Rio Grande. East of the Mississippi we held substantially all north 
of the Memphis and Charleston railroad as far east as Chattanooga, 
thence along the line of the Tennessee andHolston Rivers, taking in 
nearly all of the State of Tennessee. West Virginia was in our hands, 
and also that part of old Virginia north of the Rapidan and east of 
the Blue Ridge. On the seacoast we had Fort Monroe and Norfolk, 
in Virginia; Plymouth, Washington, and New Berne, in North 
Carolina; Beaufort, Folly and Morris Islands, Hilton Head and 
Port Royal, in South Carolina, and Fort Pulaski, in Georgia; Fer- 
nandina, St. Augustine, Key West, and Pensacola, in Florida. The 
remainder of the Southern territory, an empire in extent, was still in 
the hands of the enemy. 

" Sherman, who had succeeded me in the command of the Mil- 
itary Division of the Mississippi, commanded all the troops in the 
territory west of the AUeghanies and north of Natchez, with a large 
movable force about Chattanooga. ... In the East, the opposing 
forces stood in substantially the same relations toward each other as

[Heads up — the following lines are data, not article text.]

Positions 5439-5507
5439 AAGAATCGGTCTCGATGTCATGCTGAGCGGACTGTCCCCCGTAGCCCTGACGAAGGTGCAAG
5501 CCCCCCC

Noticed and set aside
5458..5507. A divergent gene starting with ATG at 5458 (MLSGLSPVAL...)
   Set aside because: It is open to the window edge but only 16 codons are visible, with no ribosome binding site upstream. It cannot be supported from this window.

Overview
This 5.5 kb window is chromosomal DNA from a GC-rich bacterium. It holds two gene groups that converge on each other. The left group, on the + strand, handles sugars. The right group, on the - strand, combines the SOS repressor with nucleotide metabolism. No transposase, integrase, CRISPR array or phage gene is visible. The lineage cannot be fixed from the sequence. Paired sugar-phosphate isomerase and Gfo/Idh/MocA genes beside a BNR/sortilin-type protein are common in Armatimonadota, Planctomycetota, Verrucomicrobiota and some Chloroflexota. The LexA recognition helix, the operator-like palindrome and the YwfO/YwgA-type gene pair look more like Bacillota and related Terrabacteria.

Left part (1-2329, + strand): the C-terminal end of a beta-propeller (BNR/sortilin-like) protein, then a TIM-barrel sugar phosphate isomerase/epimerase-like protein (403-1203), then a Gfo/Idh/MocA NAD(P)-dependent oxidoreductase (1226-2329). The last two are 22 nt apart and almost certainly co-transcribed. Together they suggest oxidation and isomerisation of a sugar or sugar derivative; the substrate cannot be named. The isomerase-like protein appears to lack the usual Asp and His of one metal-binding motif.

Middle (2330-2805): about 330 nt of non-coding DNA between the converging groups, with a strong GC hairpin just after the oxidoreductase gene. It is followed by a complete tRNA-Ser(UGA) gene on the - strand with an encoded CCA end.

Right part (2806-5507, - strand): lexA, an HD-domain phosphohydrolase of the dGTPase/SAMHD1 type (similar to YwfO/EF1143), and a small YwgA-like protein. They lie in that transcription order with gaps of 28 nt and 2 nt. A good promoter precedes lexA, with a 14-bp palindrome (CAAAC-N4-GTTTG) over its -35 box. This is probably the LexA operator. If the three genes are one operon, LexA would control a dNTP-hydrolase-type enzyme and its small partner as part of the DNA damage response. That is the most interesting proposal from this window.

three years before or when the war began; they were both between 
the Federal and Confederate capitals. . . . My general plan now 
was to concentrate all the force possible against the Confederate 
armies in the field. There were but two such . . . east of the 
Mississippi River and facing north; the Army of Northern Virginia, 
General Robert E. Lee commanding, was on the south bank of 


the Rapidan, confronting the Army of the Potomac; the second, 
imder General Joseph E. Johnston, was at Dalton, Georgia, opposed 
to Sherman, who was still at Chattanooga. Besides these main arm- 
ies the Confederates had to guard the Shenandoah Valley — a great 
storehouse to feed their armies from — and their line of communi-